I first learned of Aliou Candé’s captivity this past April, a few weeks after he was captured and I began reconstructing his journey. Candé grew up on a farm near the remote village of Sintchan Demba Gaira, Guinea Bissau, a place without many of the basics of plumbing or electricity. He was a fan of soccer and music, and in addition to speaking French and English, he was learning Portuguese in the hopes of joining a brother in Portugal. He had a reputation as a dogged worker, who avoided trouble of any kind. “People respected him,” his brother Jacaria said.
But the 28-year-old would become a climate migrant — droughts in Guinea Bissau had become more common and longer; flooding became more unpredictable and damaging; Candé’s crops — cassava, mangoes, and cashews — were failing and his children were hungry. Milk production from his cows was so meager, his children were allowed to drink it once a month. The shift in climate had made for more mosquitos, and with them more disease.
But there was another way — to go to Europe. His brothers had done it. His family encouraged him to try.
In the late summer of 2019, Candé set out for Europe. He took with him 600 Euros, and nothing other than two pairs of pants, a T-shirt, a leather diary and a romance novel. He told his wife he was not sure how long he’d be away, but he did his best to be optimistic. “I love you,” he told her, “and I’ll be back.”
Candé traveled by car across central Africa to Agadez, Niger, once called the Gateway to the Sahara. In January, he arrived in Morocco, tried to pay for passage on a boat to Spain, and learned that the price was 3,000 Euros, more than he had.
Candé then headed to Libya, where he could book a cheaper raft to Italy. In February, he and more than a hundred other migrants pushed off from the Libyan shore aboard an inflatable rubber raft. He never made it.
Roughly 70 miles from Libya, the Libyan Coast Guard rammed the migrants’ raft three times, then ordered them to climb a ladder to the ship. The migrants were taken back to land, loaded by armed guards into buses and trucks, and driven to Al-Mabani.
Alongside hundreds of others who meet a similar fate in these jails, Candé was killed at the hands of guards and buried in an overcrowded migrant cemetery in Tripoli, more than 2,000 miles from his family in Guinea Bissau.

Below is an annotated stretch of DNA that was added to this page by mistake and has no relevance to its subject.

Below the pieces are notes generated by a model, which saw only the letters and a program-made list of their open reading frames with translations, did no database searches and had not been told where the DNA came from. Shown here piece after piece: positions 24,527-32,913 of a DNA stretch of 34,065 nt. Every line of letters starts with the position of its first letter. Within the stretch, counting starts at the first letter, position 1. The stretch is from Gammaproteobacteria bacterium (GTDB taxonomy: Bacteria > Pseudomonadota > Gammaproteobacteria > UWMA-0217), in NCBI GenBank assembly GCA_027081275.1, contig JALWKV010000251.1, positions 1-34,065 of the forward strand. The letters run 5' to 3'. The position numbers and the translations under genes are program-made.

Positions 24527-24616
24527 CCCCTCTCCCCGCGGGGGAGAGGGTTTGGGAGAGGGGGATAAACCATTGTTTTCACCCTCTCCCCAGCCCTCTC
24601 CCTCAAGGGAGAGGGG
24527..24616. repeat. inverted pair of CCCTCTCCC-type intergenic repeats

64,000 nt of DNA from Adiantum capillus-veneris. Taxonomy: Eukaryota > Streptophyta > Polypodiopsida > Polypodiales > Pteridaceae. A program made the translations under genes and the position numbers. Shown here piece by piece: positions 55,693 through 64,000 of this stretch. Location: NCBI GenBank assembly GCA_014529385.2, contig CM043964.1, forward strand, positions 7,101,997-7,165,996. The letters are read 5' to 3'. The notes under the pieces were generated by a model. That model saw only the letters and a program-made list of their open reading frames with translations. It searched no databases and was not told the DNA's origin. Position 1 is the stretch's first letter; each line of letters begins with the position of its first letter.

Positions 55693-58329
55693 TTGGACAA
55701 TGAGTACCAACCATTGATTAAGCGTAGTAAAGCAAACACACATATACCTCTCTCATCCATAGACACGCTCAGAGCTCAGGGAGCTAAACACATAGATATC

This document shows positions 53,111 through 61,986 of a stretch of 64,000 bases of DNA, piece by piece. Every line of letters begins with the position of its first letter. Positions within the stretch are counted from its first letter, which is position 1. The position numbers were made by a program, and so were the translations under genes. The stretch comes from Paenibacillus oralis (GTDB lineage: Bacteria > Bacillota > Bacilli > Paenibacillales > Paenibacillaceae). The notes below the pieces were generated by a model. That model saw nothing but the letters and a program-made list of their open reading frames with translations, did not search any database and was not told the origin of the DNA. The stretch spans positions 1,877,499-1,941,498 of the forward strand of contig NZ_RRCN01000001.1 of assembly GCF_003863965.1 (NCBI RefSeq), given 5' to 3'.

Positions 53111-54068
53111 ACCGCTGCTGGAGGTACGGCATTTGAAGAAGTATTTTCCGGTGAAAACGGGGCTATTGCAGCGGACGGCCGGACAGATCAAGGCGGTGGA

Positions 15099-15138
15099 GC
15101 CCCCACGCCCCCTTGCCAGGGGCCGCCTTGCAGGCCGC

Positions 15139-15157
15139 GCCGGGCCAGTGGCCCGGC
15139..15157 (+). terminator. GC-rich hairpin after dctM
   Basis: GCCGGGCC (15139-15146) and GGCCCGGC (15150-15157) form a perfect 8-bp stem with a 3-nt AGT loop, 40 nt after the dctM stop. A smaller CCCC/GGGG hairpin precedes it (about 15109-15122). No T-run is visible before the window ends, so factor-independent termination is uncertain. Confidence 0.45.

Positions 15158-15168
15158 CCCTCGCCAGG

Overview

In Tripoli, I interviewed dozens of other migrants who had been imprisoned with Candé at Al-Mabani. They told me of cells so crowded the detainees had to sleep in shifts. They spoke of a special room where migrants were sometimes beaten while hung upside-down from ceiling beams. They shared with me the audio message that Candé recorded on a cell phone secreted into the jail where he made a final plea to his family to send the ransom he needed to be set free.
No one was punished for Candé’s death. EU officials called for an investigation, but then went silent. It all felt like one latest example of the impunity with which Libyan officials deal with some of the world’s most vulnerable people.
And then I got my own taste of Libyan impunity. A week into my reporting on Candé’s killing, I was abducted in my hotel room, and held for almost a week by Libya’s intelligence service, run by a militia called Al-Nawasi. I was blindfolded, two of my ribs were broken, and I was held incommunicado for five days before my eventual release. My crime? Reporting on migrants.
We were later forced at gunpoint by our captors to sign a confession document written on Libyan Intelligence Service stationary, the cover letter of which bore the signature of Major General Hussein Muhammad Al-A’ib.
There is some recent hope of accountability for the EU and that its partnership with Libya might be approaching an end. The conviction of the ship captain in October points to a growing discomfort with the illegality of delivering migrants back to Libya. So too do two landmark cases brought this year by migrants against Frontex, Europe’s border agency, before the Court of Justice of the European Union, the EU’s chief judicial authority. The cases allege Frontex’s agents and/or officials either ignored evidence of rights abuses perpetrated by EU member states or themselves participated in the illegal turning back of migrants seeking asylum.
Of course, the EU is not alone in trying to outsource the dirty work of containing migration. For the past decade, the U.S. government has sought to reduce the flow of Latin American migrants by requiring those coming through Central America to stay in Mexico while applying for resettlement. So-called “remote vetting” also enables U.S. immigration authorities to avoid the quandary of what to do with people whose asylum applications were denied but who come from places that lack deportation agreements. Migrants in these centers face beatings by guards, spoiled food, lack of access to clean water, extreme temperatures, overcrowding, lice and scabies, according to The Global Detention Project, a human rights NGO based in Geneva.
Countries surely have a right and a duty to manage their borders, but the way the U.S. and the EU are handling the first waves of these migrants is neither effective nor humane. Putting merchant ship captains in the middle of this crisis is hardly the solution. Worse still is outsourcing the problem to failed states like Libya where human rights abuses are a foregone conclusion.